I always knew I would never send my children to public school. Schools have a way of making people lazy. And stupid.
Maybe that rubbed you the wrong way or maybe you agree whole heartedly. Let me start off again by saying this.
A child is already a natural learner. The entirety of their days are spent questioning, exploring, and learning how to interact in their environments. They have a self propelled need to understand how to communicate with those around them and figure out what works, and what doesn’t.
The moment you send them off to school that will all fade away.
For by putting someone else in charge of their learning you are telling them they are incapable of learning on their own. You are instilling a reverse effect of a great characteristic we all seek in others. To be self starters, to think for yourself.
What is the first thing children learn from school?
First, that learning is separate from living. “You come to school to learn,” we tell him, as if the child hadn’t been learning before, as if living were out there and learning were in here, and there were no connection between the two. Secondly, that he cannot be trusted to learn and is no good at it. Everything we teach about reading, a task far simpler than many that the child has already mastered, says to him, “If we don’t make you read, you won’t, and if you don’t do it exactly the way we tell you, you can’t”. In short, he comes to feel that learning is a passive process, something that someone else does to you, instead of something you do for yourself.School is Bad for Children by John Holt
This is not what I intend for my children. I believe in them and I want them to believe in themselves.
Why Homeschooling Didn’t Work
I spent hours a day for months at a time figuring out curriculums. Researching all the websites, I was filled with passion and hope for our families learning endeavors.
But there was a big problem.
My kids weren’t interested in what I was teaching them. After a few minutes they were bored. And I was frustrated. There were growing conflicts in the family after just a few weeks of our miserable homeschooling experience.
The big flaw in this, I started to realize, was that I was just bringing school into my home. Didn’t I want better for my children? Didn’t I trust in their learning capability?
I wanted to validate their interest, not force my ingrained ways on them.
Hadn’t I myself, spent years unlearning self sabotaging habits from my childhood and early adulthood?
So why was I replacing their natural curiosity with a curriculum, their own beautiful creativity with an art lesson plan, and their own wired instinct to learn with memorization?!
So back to researching. And I found Unschooling. Instantly I was hooked. Enthralled, I couldn’t stop reading accounts of children who were in different stages and parents who had gone through it and were living in it. After, I felt a great pressure release from my chest.
I also found through my research that there were so many former teachers who were going down this path. It was amazing to hear their input and reasoning. I was especially inspired by Nicole from Unschoolers.org and her story.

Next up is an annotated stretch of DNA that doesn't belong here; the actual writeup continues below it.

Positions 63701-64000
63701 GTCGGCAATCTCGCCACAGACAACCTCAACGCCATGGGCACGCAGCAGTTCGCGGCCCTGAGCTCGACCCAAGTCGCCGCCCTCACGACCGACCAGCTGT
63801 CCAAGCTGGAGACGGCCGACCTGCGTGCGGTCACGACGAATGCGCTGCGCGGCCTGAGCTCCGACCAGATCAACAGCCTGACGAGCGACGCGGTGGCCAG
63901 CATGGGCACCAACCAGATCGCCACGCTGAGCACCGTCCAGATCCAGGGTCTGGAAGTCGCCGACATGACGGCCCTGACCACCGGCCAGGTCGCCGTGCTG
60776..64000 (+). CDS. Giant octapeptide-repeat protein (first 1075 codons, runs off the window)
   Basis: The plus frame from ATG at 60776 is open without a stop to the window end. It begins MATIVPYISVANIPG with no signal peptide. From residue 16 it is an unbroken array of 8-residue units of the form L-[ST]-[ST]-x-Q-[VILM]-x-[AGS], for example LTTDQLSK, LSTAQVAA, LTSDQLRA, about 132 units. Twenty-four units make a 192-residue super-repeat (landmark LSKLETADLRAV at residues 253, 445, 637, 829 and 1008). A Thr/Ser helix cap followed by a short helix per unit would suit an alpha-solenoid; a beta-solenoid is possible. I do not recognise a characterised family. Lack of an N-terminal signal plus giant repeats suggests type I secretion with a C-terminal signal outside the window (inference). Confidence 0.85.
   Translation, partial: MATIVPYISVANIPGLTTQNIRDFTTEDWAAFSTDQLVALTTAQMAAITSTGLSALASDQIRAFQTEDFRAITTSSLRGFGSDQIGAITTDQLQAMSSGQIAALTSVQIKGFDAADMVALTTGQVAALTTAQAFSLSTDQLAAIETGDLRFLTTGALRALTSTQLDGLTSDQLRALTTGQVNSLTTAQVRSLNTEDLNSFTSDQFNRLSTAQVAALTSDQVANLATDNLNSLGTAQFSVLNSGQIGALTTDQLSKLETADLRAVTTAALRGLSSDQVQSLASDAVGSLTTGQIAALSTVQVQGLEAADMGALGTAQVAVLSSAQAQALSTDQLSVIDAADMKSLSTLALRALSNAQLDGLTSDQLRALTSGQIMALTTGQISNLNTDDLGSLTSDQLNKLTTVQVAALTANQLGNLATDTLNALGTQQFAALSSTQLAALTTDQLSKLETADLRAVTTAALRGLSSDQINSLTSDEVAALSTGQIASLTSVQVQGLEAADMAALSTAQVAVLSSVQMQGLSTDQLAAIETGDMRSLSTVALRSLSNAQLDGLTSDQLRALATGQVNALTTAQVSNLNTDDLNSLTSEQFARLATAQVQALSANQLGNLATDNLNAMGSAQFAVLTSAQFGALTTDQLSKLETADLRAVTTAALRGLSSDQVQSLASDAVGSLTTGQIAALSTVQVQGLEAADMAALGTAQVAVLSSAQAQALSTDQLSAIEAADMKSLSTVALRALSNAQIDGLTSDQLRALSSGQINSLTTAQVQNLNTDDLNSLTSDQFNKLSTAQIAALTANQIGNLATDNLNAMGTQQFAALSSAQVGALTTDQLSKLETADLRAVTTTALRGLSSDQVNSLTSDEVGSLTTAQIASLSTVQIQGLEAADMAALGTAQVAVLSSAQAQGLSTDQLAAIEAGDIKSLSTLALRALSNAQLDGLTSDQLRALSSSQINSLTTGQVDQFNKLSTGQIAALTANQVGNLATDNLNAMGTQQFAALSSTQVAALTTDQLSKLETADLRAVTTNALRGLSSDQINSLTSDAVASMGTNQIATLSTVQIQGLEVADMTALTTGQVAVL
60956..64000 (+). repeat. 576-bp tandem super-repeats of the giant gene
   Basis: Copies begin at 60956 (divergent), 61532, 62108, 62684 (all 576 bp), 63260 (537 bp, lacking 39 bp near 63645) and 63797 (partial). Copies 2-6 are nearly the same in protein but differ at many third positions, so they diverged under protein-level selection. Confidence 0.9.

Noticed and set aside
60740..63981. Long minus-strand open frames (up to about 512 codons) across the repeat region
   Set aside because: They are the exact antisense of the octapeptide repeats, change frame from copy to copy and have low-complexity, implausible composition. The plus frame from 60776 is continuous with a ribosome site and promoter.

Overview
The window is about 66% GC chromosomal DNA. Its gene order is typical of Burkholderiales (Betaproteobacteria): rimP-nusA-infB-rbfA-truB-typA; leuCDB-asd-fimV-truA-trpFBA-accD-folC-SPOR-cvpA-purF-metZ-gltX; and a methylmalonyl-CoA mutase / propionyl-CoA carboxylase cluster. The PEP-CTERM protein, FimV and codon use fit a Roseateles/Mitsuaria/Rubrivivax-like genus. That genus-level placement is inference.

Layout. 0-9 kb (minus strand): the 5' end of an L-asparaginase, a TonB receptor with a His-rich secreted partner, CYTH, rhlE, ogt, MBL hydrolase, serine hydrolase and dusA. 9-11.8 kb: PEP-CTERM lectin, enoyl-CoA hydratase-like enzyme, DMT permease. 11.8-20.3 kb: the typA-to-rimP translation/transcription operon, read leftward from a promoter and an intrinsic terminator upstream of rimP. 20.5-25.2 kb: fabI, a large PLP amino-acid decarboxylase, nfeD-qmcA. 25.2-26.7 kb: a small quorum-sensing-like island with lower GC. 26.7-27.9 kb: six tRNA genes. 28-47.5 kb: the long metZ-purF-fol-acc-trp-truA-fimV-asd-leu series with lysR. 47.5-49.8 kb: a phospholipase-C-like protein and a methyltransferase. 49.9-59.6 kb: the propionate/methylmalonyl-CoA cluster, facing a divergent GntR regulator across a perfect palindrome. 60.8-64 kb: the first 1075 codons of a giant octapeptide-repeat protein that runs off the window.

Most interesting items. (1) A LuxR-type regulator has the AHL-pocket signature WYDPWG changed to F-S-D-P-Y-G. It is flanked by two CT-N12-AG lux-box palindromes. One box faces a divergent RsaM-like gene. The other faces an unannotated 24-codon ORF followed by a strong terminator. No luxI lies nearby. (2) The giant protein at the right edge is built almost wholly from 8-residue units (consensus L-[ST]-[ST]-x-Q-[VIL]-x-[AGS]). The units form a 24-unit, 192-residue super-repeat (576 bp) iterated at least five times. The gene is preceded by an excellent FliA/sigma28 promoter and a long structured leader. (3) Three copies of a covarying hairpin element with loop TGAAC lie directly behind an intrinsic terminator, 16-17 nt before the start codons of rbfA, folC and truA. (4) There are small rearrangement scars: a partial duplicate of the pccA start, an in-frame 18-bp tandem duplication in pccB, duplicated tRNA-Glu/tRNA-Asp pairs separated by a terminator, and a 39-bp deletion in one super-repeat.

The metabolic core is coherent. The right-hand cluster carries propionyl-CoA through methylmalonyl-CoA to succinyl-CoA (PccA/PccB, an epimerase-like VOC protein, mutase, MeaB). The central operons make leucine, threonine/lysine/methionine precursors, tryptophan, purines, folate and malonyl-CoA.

So What Is Unschooling?
For us it is simple. It is interest-based learning. Child led interest with parental guidance on how to go about it in the most fun and successful way possible. I have found my children are already interested in most of the things other children “have” to learn.
By finding activities that activate this “learning mode” we spend most of our days playing, exploring, and learning their newfound interest together. On any given day I will encounter a storm of Why’s, How’s, What’s and Can I’s. How I approach and answer these questions leads us down amazing paths of discovery.
Let me make this clear. Unschooling is not Unparenting.
In fact, I would say it is more along the lines of hardcore parenting. Starting Unschooling is TOUGH. You don’t get to rely on courses to tell you what to do (though I do get guidance from quite a few), and it takes an immense amount of patience, trust, and dedication.
Now every single part of our day is a learning experience. I find teaching moments in every part of our day. And our days have become full of adventure and exploration.
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Through this Unschooling Life, I have found hard rules now seem very limiting and encumbering. Especially when it comes to how we naturally learn. So instead, we are living by a new rule: Principles over Discipline. I love how Pam at LivingJoyfully describes it.
This was and still can be very challenging. At first it was a maze and quite uncomfortable. But that is all for a different blog post.
One thing I will say now is, it is a constant learning experience for everyone involved.
This way of Unschooling is teaching me to live intentionally and purposefully. To think about Why I am asking something of them, or for them to act a certain way. And most of the time when I take the time to answer all these Whys, I find that it is not something I need to be worried about or try to control at all.
And I love every time my children impose these “why moments”. For they force me to expand my mind and teach me something.
That’s right my children are teaching me.
Teaching me to live with wild abandon again.
To live without societies judgements holding me back from doing things that bring me joy. And thus enabling me to set out on a path of A Life I Believe In.
These children of mine are full of life and wonder. And all day they set out to share that light with others, and are learning how to make it fit in with the ways of the world.
My biggest hope for them is to stay this alive. Not to live as someone else (even me) has told them to. To live boldly, freely, with full hearts and minds.
Welcome to Our Unschooling Journey
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